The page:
Press page

Paragliding, speedflying, and hang gliding are colorful adventure sports that are often featured in national and international media.

We have many professional members who can be sources, or be a part of events, stories, or media opportunities. For media inquiries please contact the USHPA Office at [email protected].

Featured content

New York Times, A Record Ride on the Texas Wind - "To set a hang gliding distance record, Jonny Durand and Dustin Martin set out last July from Zapata, Tex. and headed north as far as the warm winds would take them."

ABC News, Parahawking Adventure in Nepal - ABC's Ginger Zee gets the thrill of a lifetime when she feeds vultures while paragliding.

Outside Magazine, Paragliding British Columbia - "Last spring, high-fliers Will Gadd and Gavin McClurg pulled off one of the most ambitious trips ever attempted: 385 miles down the jagged, frozen, potentially deadly spine of the Canadian Rockies." [Note: Will and Gavin were finalists for National Geographic's 2015 Adventurer of the Year.]

ABC News/Nightline, Ultimate Descent: Paragliding Off Everest - Sanobabu Sunuwar and Lakpa Tshiri Sherpa win National Geographic's 2012 Adventurers of the Year award for their journey from the top of Mt. Everest to sea level at the Indian Ocean.


Hang gliding, paragliding, and speedflying are a combination of adventure sport and aviation. Pilots fly light and non-motorized foot-launch aircraft both recreationally and competitively. Hang gliding pilots hang prone in a harness, suspended from the airframe, and exercise control by shifting their body weight. Most modern hang gliders are made of an aluminum alloy frame covered with synthetic sailcloth to form a wing. Paragliding and speedflying pilots fly lightweight aircraft that have no rigid primary structure and resemble elliptical parachutes. The pilot sits in a harness suspended below a fabric wing that is comprised of a large number of interconnected baffled cells. Hang gliders and paragliders can travel hundreds of miles on rising columns of air, called thermals, soar for hours in the wind pushed upward by coastal terrain, or simply fly down from a mountain in calm, still, air. Speedflying pilots focus on quick flight while staying close to terrain.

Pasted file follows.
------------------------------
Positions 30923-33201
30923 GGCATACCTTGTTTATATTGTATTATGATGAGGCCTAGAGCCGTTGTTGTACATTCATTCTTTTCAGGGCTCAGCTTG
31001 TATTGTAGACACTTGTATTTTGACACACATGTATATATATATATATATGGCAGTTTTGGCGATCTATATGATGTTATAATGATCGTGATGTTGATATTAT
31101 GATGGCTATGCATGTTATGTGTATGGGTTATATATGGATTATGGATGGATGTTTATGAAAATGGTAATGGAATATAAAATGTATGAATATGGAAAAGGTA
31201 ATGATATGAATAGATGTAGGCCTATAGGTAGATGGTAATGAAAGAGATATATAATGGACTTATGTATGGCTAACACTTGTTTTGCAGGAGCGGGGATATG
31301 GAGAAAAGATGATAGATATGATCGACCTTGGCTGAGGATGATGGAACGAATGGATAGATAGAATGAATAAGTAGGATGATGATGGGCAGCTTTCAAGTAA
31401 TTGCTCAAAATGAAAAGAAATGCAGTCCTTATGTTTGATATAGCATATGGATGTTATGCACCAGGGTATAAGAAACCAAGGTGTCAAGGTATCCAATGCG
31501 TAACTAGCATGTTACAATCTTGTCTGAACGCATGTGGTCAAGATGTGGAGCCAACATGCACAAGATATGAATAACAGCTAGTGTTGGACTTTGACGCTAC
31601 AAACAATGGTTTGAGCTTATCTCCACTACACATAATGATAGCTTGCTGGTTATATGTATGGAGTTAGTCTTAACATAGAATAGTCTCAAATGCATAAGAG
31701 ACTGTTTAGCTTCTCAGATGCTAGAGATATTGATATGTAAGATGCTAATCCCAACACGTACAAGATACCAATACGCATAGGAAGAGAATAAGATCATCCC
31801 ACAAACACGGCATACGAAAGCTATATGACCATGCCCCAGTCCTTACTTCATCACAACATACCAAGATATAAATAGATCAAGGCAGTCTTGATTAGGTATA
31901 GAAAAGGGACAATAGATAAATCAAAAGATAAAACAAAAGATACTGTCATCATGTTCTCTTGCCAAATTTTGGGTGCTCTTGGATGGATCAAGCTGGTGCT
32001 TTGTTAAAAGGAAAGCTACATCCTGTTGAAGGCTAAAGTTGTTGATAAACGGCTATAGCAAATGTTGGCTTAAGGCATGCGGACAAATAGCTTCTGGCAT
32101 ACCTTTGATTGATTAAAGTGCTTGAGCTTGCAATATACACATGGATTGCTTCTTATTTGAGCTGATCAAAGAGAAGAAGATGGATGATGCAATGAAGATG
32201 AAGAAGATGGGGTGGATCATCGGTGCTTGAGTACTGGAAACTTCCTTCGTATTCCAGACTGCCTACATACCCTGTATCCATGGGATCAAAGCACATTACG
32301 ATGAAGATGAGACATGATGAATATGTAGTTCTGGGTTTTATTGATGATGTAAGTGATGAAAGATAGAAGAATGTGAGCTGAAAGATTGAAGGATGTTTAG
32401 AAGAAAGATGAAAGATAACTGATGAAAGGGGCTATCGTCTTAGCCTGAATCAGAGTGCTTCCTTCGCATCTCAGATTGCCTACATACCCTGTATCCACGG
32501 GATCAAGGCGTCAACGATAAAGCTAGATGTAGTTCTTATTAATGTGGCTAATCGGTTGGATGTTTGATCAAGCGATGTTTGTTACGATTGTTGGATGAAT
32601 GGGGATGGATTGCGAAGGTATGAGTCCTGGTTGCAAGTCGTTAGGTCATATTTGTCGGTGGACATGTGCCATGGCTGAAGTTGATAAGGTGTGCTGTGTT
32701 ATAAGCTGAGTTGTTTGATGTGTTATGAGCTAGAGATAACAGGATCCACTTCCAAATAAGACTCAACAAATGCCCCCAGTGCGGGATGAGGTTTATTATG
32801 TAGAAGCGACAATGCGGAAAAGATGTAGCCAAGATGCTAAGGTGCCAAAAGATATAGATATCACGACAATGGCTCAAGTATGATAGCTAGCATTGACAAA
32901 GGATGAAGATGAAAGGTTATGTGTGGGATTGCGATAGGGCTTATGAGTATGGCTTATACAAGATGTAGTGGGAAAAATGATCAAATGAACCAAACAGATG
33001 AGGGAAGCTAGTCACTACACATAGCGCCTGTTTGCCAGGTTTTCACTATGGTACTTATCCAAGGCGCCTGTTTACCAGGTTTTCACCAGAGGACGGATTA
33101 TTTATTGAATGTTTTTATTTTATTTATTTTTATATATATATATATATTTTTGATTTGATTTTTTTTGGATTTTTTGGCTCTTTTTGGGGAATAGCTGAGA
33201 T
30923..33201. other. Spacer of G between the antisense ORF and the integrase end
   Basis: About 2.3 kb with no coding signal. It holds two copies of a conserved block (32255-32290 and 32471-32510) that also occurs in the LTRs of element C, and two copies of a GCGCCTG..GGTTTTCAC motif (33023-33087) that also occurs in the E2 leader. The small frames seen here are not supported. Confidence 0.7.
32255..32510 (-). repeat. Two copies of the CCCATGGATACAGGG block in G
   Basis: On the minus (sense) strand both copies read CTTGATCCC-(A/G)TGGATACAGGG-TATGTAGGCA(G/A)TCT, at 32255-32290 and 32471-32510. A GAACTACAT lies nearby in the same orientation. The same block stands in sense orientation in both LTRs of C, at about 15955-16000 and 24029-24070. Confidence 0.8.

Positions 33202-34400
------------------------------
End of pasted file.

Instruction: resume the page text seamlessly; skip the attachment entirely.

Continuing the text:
The United States Hang Gliding and Paragliding Association (USHPA) is a non-profit organization whose purpose is to support sport flying in foot-launchable, unpowered soaring aircraft. USHPA develops, standardizes, and administers programs that foster and promote practices for safe flying. USHPA maintains a working relationship with the FAA and other regulatory organizations to ensure continued access to airspace. The organization also maintains relationships with public and private entities to promote the procurement and maintenance of flying sites.

USHPA is headquartered in Colorado Springs, Colorado. For more information on hang gliding and paragliding, go to